Danielle says, as I am just starting out, I am feeling overwhelmed with getting clients and social media being the only outlet. Does anyone have suggestions of ways to start acquiring clients other than through social media outlets?

Danielle honey, who told you that social media is the only outlet. Oh, no, no, no, no. That would be a terrible thing. I mean, what about all of us health coaches that were working back in the day when we didn’t even have social media? No, no, my friend. You do not need to rely on social media. In fact, social media can kind of be a beast to get working for you. I mean we all dabble in it all day long, but to actually make it part of your business structure, it takes a lot of work and I know you got some of this advice already on the facebook group, but I just want to reiterate to you, Danielle and to everyone that the best and fastest way to start getting clients is with live in person events, speaking engagements, workshops.

You get out there in person and you meet someone face to face that is worth like a thousand times. What you can accomplish by like having a new fan on facebook or a new follower on instagram? One to one in person. Real time connection is worth everything. So get out there, get to that Yoga Studio, the gym, the spa, wherever you know, figure out where your target market is hanging out. Go there and hold events and they’ll just do it once. Do it again and again, and that is one of the most amazing ways of putting yourself out there, getting clients, getting exposure. It’s going to do a lot for you on a lot of levels. I hope that helps. Okay, so Sharon is asking Michelle, do you think it is advisable or ill advised to have an affiliate link in my gateway opt in Freebie.

It relates to one of the problems I want to solve as revealed benefit. Okay. So Sharon has an optin maybe as part of a blog post and to have an affiliate link within the optin she’s asking is that good or bad? So let’s say that I have a blog post and it’s about healthy breakfast and you can opt in, you know, maybe I have a healthy breakfast recipe and I say, okay, put your email address here and I’ll send you my cookbook. 10 healthy breakfast that you can take to work. Great. And you download it. And then I think, Sharon, what you’re saying is within that download, maybe there’s a link because maybe I’m talking about Bob’s red mill oat bran and I linked to it like an affiliate link.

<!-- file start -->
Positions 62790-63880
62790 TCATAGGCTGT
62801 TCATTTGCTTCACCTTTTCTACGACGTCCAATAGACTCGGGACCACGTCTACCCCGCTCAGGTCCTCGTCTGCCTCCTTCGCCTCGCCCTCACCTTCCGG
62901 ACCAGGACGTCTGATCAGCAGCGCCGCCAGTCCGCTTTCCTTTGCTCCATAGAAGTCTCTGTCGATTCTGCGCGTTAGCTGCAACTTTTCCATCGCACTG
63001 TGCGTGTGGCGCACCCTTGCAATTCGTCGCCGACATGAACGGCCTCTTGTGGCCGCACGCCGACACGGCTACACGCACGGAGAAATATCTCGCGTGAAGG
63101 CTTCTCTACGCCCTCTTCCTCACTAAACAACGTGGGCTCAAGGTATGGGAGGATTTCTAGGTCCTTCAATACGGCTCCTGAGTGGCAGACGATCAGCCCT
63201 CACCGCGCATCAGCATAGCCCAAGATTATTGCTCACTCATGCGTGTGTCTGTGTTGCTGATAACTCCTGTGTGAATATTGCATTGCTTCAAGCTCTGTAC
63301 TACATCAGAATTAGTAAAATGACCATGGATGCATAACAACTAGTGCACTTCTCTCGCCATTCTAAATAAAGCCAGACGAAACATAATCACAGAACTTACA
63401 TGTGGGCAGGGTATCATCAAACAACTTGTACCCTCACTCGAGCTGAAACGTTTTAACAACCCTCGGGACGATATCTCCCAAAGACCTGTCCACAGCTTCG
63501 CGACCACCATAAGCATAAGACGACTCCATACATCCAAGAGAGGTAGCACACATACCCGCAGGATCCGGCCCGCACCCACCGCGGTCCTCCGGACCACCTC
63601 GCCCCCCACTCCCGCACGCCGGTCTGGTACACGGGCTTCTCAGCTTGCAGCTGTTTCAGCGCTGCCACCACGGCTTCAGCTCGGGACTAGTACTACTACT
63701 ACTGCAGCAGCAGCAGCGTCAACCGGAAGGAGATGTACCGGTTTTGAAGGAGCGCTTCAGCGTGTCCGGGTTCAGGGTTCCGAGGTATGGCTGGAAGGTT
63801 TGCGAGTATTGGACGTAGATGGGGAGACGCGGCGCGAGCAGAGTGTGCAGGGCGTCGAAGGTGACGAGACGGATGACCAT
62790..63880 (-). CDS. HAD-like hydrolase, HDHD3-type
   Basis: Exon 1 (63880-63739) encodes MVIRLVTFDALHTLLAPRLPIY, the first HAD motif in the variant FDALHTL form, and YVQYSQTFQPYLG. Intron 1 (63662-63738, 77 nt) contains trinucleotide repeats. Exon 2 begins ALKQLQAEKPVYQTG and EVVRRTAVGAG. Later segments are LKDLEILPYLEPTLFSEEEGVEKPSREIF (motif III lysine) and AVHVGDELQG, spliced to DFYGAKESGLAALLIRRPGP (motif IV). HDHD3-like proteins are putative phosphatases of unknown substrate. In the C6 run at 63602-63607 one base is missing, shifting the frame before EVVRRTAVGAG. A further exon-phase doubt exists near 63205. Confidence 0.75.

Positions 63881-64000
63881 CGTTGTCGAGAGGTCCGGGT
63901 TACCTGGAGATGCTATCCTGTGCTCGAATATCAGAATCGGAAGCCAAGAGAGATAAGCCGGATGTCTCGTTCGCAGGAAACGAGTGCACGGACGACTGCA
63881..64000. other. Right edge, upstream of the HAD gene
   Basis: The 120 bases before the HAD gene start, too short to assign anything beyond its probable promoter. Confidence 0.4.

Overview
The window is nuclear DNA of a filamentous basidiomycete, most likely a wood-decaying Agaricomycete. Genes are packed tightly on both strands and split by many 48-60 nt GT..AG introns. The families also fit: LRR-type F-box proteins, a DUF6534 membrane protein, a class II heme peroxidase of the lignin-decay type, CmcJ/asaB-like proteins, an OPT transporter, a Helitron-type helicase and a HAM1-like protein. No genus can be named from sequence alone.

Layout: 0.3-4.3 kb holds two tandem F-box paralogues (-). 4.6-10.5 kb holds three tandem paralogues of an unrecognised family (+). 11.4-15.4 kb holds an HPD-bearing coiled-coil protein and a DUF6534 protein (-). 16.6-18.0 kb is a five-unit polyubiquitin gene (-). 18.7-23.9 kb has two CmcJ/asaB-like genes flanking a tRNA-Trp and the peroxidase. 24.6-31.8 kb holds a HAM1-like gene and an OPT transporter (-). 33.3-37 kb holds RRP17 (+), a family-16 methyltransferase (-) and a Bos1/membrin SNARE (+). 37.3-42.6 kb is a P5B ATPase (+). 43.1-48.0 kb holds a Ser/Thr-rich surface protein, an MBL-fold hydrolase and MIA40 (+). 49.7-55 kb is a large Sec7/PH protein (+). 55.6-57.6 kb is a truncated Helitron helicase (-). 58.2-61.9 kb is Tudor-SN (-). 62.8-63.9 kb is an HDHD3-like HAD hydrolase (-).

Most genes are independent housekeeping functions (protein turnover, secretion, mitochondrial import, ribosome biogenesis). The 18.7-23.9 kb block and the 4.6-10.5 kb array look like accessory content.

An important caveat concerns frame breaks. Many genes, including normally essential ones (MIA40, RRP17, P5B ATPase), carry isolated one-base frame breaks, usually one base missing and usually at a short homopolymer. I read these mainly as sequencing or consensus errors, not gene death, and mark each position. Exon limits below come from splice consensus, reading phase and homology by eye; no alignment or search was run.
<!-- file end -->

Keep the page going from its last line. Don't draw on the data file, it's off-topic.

I don’t have a problem with that. I don’t see any reason that you wouldn’t do that Sharon, but I wouldn’t take it too far because let’s say that, you know, now you’re sending somebody clicks on it and they’re going to Amazon and then the next ingredient they’re clicking and they’re going to vitacost.com and then they’re clicking on something else and now all of a sudden they’re buying a juicer and suddenly they don’t need you anymore.

So. So I would say use it, use it sparingly. So if there’s a real reason that you’re recommending this one particular product, then yeah, sure. Linked to it and make it affiliate link if you can. But by all means you don’t want to be too distracting. Hope that helps. Okay. I’ve got four more minutes, so I have time for a couple more questions if you guys have any. I have one here from heather and heather says, after a health coaching call with a client, do you send a followup email that recaps the conversation?

You know, heather, I don’t necessarily recap the conversation and I don’t send a followup email per se either, so let me tell you what I do. I use practice better and you guys have probably heard me talk about practice better before. It’s a whole client management system that accepts payments and does your scheduling and also allows you to write client notes. So I love this because I essentially can take my scribbles from my notebook that I did while I was talking to a client and put them in a nice neat format and share them with the client. Don’t necessarily recap the conversation, but I do talk about action steps for sure. Like here are the things that we agreed you were going to focus on for the next couple of weeks and then I’ll bullet point those things out. I use it as a place to link to maybe a book that I mentioned or recipe that I want to share.

You know, any sort of follow-up notes and anything that maybe I forgot to say or think about later that I didn’t say during the session I can put into those notes and then I just have to hit one button and it gets saved to the practice better website so that I can always access those notes again, which is really super cool because I can go back and refresh my memory really easily and it also gets sent to the client automatically. So that’s the way that I’ve been doing it. Um, and I keep it pretty short so I noticed that sometimes health coaches spend like hours, an hour maybe after the session, like typing up perfect notes and recapping every bit and including every resource they can think of and it’s just overkill for your clients. Probably not even going to read these things if they’re busy and most are.